Why do some people have no symptoms once infected with the novel coronavirus, while others end up on a ventilator, or even dead? For a lot of different reasons, it turns out. Underlying health conditions make a difference; COVID-19 patients with heart disease, diabetes or chronic lung disease are 6 times more likely to end up in the hospital and 12 times more likely to die than healthy people. But other factors matter, too. Here are 8 factors that make a person more likely either to get COVID-19 or to fare poorly once they have it.
Adults over age 64 account for a whopping 8 in 10 COVID-19–related deaths in the U.S. Why? Older people are more susceptible to infection, more likely to need hospitalization, and more likely to have preexisting health conditions. Older immune systems don’t work as well, either.
2. Blood Type
Having certain blood types has been linked with whether a person will get the coronavirus, maybe due to the antigens on the surfaces of blood cells, which vary by blood type.
One study found people with type A blood (including AB types) were more likely to get the coronavirus, whereas people with type O blood were less likely to be infected. Results of a second study were similar: people with type A blood were 33% more likely to test positive, and people with type O blood were less likely to test positive. Other studies found that people with type AB or type B blood were less likely to get COVID-19. Previous research with the coronavirus that causes SARS found that anti-A antibodies inhibited that virus; something similar could be going on COVID-19 and those with blood type O.
People with either type 1 or type 2 diabetes could fare worse with COVID-19. It’s unclear whether it’s the diabetes making COVID-19 worse or if it’s that diabetics often have other health conditions, like heart or kidney problems.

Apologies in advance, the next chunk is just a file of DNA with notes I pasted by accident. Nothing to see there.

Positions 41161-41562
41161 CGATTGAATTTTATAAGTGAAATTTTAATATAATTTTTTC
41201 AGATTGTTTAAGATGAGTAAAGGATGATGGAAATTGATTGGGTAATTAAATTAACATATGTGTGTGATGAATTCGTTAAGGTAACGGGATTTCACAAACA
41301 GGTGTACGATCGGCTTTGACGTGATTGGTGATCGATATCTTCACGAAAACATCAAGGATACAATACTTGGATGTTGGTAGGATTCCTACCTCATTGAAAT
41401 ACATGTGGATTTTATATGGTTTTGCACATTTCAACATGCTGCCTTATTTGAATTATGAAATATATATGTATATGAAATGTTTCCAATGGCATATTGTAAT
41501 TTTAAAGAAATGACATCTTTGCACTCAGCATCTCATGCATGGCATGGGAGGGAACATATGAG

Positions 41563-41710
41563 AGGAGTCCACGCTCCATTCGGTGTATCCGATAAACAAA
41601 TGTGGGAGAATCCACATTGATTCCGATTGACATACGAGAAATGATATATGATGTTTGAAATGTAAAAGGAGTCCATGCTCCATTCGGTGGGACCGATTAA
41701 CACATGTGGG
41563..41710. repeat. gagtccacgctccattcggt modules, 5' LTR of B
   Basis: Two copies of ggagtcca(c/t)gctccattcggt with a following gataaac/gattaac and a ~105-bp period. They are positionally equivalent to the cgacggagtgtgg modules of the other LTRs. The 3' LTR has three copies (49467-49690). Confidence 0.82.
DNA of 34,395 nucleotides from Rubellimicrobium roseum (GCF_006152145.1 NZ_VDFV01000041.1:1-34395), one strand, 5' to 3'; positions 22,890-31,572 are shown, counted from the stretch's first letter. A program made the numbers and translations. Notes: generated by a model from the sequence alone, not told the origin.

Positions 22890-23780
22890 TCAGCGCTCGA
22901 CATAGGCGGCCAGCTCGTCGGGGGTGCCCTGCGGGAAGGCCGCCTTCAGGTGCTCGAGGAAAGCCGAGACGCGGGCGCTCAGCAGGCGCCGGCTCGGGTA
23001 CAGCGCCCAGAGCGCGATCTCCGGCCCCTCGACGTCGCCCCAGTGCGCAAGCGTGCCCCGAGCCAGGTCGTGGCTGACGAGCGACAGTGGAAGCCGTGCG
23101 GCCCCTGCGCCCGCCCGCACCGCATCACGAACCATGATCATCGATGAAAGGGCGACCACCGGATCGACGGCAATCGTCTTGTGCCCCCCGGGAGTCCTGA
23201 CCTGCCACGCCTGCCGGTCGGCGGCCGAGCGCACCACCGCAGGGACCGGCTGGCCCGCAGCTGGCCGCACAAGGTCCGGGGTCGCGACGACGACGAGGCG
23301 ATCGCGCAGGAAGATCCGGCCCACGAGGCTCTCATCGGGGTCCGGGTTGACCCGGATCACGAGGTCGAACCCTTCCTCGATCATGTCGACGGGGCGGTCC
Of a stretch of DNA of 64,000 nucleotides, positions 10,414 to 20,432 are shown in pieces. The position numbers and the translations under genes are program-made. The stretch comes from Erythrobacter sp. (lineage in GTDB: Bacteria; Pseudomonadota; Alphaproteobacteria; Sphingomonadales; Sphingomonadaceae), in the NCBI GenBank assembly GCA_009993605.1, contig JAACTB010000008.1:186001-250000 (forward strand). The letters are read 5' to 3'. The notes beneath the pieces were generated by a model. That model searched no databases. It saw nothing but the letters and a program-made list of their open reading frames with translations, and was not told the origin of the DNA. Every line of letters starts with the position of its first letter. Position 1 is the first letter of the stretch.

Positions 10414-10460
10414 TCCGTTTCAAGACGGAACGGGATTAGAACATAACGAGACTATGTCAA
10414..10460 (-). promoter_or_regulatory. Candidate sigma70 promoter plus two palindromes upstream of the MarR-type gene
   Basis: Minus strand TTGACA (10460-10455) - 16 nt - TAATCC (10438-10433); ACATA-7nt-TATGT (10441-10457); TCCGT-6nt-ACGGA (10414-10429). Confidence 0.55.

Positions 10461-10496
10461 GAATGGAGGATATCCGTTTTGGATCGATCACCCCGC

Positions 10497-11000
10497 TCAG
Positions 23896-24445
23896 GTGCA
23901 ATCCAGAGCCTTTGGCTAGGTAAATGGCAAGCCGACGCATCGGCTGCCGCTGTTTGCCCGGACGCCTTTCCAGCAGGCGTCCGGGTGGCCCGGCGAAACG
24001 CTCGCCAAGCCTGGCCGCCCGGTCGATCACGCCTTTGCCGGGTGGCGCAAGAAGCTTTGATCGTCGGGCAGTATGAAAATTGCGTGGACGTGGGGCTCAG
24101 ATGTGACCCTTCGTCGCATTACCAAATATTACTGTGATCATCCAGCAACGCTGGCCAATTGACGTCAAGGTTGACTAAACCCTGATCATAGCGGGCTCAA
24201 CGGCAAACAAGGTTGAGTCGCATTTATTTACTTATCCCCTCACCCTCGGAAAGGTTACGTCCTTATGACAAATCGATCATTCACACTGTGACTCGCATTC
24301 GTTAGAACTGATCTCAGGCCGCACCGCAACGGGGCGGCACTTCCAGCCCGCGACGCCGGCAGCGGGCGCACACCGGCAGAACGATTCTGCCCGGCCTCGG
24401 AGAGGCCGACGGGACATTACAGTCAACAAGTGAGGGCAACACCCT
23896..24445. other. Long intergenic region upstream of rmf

People with diabetes are about 3.7 times more likely to die from or have a severe case of COVID-19, maybe because diabetics are more likely to have chronic inflammation and more blood coagulation and are more susceptible to pancreatic damage from the virus. Also, people whose type 2 diabetes has gotten worse tend to have weakened immune systems. A weakened immune system can lead to a cytokine storm in people with the virus. Cytokine storms are linked to serious complications in people with COVID-19.
There’s hope for some diabetics, though: people who keep their blood sugar in good ranges are less likely to get as sick with the coronavirus.
Some people may be more vulnerable to the novel coronavirus as a result of differences in their cell receptors or immune systems compared with others. Many studies are now in progress to see exactly what genetic factors can control human responses to the virus.
5. Heart Conditions
People with heart conditions or heart disease suffer more with COVID-19 infections. Likewise, getting infected also can damage your heart. One study found that 1 in 5 patients with COVID-19 developed heart damage. The actions of the virus might make the heart work harder to pump oxygenated blood through the body. The virus also may attack the heart directly; heart tissue contains the ACE2 molecule, which the virus uses to infect cells. The heart also can be damaged in a cytokine storm, a severe immune response that sometimes happens in those with COVID-19.
Obesity is considered a major risk factor for being hospitalized once infected with the novel coronavirus, according to several recent studies. One study found that obese people under age 60 were twice as likely as nonobese people to be hospitalized and were almost twice as likely to need critical care. Another study found that obese COVID-19 patients were more than twice as likely to develop severe pneumonia.
Obesity is a risk factor for severe infection, which could be why those who are obese fare worse. Obese people also can have less lung capacity and greater levels of inflammation compared with other people.
Prolonged exposure to cigarette smoke can damage the immune system and lungs and can cause chronic inflammation, all of which could put smokers at higher risk of poor outcomes with COVID-19. Smokers may have related medical conditions, like emphysema or atherosclerosis, that make them more vulnerable to getting a virus. Smoking also may increase the number of ACE2 receptors in the lungs, which the virus uses to infect cells.
People who smoke may be at greater risk of developing pneumonia or requiring breathing support. In one study, while only 4.7% of nonsmokers with COVID-19 were put in ICU, put on a ventilator or died, 12.3% of smokers had one of those outcomes.
Race may also be a risk factor for severe COVID-19. Many studies have shown a connection between Black or Hispanic patients and poor outcomes, but it’s unclear whether that is a result of genetic differences or because certain groups, like Black Americans, are more likely to be obese.
Disclaimer: This article does not provide medical advice. Do not take action based solely on this article and always consult with an appropriate healthcare professional. This article is purely for informational purposes.